HOUSTON, Texas (KTRK) -- Unloading her dishwasher and then rinsing out a cereal bowl before putting it in the empty machine, Liz McIngvale's morning is seemingly unspectacular. Yet, it's actually something close to a miracle.
"You know, my OCD had taken away everything," said McIngvale thinking back to her teenage years. "My will to live, my belief in the future. It had really made me question everything. Why was I here? What was my purpose? Not only was I suffering, but I was watching my whole family suffer from illness and fall apart."
ABC13 first profiled her struggle with Obsessive Compulsive Disorder back in 2004. The signs of her illness first began in her pre-teen years, and by age 15, her rituals would prompt her to shower for hours or wash her hands dozens of times - the idea of contamination overtaking her every thought and action.
"In the beginning, people in the community were telling my parents, 'you just go get her better and don't talk about it,'" she said of the remedies offered by others in good faith. "But my parents never believed in that which was a real blessing in disguise."
Her famous father is Jim McIngvale, better known as Mattress Mack. His Gallery Furniture advertisements and philanthropy play prominently on TV.
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Liz's mother, Linda, ran the Westside Tennis Center, where, in the mid-1990s, the then-world champion Houston Rockets would train in the offseason. It was there that one of the Rockets, Sam Cassell, helped connect Liz with an NBA player with OCD, giving her hope that she might be able to live normally one day.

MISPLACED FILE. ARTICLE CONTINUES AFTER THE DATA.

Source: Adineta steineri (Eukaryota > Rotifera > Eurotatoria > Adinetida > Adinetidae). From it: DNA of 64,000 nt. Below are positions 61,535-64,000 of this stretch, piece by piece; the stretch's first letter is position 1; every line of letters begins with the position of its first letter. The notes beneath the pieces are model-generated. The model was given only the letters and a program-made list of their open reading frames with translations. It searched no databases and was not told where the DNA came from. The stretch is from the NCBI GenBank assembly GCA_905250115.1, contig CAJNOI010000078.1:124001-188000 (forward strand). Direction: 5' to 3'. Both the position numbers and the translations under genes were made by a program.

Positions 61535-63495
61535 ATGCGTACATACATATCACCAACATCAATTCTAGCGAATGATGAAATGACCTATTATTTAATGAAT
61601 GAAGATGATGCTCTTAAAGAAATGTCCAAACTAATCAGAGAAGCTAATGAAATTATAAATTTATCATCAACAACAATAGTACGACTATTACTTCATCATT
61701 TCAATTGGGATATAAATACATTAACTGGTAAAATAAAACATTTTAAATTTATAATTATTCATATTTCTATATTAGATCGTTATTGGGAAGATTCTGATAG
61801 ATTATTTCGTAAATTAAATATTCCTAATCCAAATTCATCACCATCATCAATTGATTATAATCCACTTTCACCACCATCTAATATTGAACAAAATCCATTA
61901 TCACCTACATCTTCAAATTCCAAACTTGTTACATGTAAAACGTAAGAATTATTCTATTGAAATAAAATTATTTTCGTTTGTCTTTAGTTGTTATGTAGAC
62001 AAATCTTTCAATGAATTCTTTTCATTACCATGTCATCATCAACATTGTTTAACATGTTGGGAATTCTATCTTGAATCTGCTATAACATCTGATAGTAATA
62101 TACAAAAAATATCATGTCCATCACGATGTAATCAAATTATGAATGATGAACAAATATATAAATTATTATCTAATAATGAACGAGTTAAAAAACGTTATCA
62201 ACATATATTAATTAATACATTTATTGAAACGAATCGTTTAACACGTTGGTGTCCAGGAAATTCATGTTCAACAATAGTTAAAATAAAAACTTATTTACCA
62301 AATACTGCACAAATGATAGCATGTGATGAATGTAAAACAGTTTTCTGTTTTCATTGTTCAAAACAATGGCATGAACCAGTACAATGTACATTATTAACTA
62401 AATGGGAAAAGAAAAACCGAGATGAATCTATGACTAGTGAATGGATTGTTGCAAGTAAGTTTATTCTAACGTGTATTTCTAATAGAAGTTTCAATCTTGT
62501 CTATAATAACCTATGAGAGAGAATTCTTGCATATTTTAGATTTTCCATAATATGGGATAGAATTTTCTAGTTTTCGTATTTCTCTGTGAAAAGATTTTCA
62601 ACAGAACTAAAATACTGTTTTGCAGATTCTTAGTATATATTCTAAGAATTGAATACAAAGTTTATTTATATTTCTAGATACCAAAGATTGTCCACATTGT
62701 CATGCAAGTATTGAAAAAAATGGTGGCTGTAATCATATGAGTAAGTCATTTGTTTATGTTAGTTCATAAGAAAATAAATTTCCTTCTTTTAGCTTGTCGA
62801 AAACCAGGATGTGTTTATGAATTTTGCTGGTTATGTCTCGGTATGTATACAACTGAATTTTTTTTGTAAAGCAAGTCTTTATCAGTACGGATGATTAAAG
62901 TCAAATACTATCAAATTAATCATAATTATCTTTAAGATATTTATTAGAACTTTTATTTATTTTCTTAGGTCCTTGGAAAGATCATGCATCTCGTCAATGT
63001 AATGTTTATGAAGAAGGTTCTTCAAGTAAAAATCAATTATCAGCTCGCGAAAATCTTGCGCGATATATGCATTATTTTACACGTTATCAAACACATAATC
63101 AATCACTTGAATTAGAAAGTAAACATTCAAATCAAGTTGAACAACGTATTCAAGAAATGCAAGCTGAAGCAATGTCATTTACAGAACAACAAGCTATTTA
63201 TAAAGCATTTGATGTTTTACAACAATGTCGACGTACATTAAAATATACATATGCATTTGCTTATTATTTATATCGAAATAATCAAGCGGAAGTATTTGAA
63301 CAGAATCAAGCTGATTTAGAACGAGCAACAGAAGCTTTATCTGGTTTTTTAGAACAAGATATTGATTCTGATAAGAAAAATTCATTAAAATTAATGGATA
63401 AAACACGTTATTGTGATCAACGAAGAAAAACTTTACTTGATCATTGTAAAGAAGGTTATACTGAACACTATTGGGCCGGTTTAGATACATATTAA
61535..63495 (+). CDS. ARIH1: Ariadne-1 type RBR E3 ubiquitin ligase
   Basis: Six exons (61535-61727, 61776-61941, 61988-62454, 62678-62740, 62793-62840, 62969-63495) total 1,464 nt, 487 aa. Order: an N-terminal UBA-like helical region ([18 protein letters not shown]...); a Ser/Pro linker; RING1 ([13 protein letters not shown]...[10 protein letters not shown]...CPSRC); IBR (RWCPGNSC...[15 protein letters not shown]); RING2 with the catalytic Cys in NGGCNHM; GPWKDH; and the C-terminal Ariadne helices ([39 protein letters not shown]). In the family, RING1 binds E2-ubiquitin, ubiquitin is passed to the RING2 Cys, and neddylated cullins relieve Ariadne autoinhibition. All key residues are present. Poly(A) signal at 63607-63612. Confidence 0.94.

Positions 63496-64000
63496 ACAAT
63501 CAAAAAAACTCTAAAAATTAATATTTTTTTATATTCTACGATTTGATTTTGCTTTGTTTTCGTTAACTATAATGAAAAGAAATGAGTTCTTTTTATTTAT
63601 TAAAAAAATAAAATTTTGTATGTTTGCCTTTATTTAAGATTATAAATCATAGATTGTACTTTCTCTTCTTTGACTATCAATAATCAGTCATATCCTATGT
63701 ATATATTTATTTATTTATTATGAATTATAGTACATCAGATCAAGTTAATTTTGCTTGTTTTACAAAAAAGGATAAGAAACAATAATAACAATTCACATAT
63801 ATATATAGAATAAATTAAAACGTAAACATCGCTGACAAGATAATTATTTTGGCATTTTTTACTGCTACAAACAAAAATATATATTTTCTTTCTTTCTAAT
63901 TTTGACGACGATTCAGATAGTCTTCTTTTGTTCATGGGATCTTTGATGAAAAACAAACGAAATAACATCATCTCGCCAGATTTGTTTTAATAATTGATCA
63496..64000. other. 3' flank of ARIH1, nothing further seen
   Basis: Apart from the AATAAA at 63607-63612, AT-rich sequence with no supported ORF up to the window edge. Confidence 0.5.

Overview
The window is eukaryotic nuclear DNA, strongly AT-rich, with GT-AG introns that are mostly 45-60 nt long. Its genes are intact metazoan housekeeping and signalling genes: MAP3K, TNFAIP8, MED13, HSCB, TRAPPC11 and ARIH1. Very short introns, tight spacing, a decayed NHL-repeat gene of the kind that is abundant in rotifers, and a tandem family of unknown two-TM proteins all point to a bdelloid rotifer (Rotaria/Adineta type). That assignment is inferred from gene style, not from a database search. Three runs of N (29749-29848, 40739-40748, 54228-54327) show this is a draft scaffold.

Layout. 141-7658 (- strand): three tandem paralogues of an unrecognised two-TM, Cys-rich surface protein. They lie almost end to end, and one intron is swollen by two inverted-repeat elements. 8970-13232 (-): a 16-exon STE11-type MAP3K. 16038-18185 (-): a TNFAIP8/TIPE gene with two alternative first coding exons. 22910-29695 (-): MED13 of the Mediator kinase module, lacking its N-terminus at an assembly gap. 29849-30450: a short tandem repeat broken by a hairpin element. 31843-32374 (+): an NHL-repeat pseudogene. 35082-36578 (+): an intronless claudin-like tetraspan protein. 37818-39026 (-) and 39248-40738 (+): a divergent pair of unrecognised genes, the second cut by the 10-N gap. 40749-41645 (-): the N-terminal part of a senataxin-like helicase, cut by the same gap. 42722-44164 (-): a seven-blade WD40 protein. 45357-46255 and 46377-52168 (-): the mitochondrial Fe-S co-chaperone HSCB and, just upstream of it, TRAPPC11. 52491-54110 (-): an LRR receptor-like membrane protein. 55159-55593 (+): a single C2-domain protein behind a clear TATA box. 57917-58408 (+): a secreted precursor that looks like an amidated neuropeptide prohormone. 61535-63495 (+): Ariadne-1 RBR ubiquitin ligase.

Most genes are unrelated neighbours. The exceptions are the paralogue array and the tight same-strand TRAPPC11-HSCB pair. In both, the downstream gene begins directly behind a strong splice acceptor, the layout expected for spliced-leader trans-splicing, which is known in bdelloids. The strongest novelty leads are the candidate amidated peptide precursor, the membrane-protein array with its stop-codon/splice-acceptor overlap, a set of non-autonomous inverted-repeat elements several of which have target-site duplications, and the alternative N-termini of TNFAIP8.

"I got to realize there's other people like me, and that was a first turning point. That was the first sense I'm not alone," said McIngvale about the meeting.
Her family didn't just have connections, they also had the financial resources to get her the very particular care people with OCD need, at the Menninger Clinic, which was located in Kansas.
"I couldn't bear the fact or the thought that some people might not get that same chance because of money, or because of where they live, or because of cultural stigmas. And so I knew it was going to be my life mission," she said.
Now, Liz is Dr. McIngvale, an assistant professor in Baylor College of Medicine's Menninger Department of Psychiatry and Behavioral Sciences, based in the Texas Medical Center, practicing as a social worker. She speaks around the country, advocating for mental health in addition to launching the Peace of Mind Foundation and its website that makes OCD self-help tools accessible worldwide.
While she still may be best known for her role in the Gallery Furniture advertisements supporting the family business, her family enthusiastically supports her mission, especially post-Harvey, to do what the McIngvales have become legendary for: service.
"I will say my diagnosis is not something I like, it's certainly something I would change, but at the end of the day, it's something that I feel like has given me a platform to help other people and that's what life's about," she said.
After conquering severe OCD, Dr. Liz McIngvale now helping others manage mental health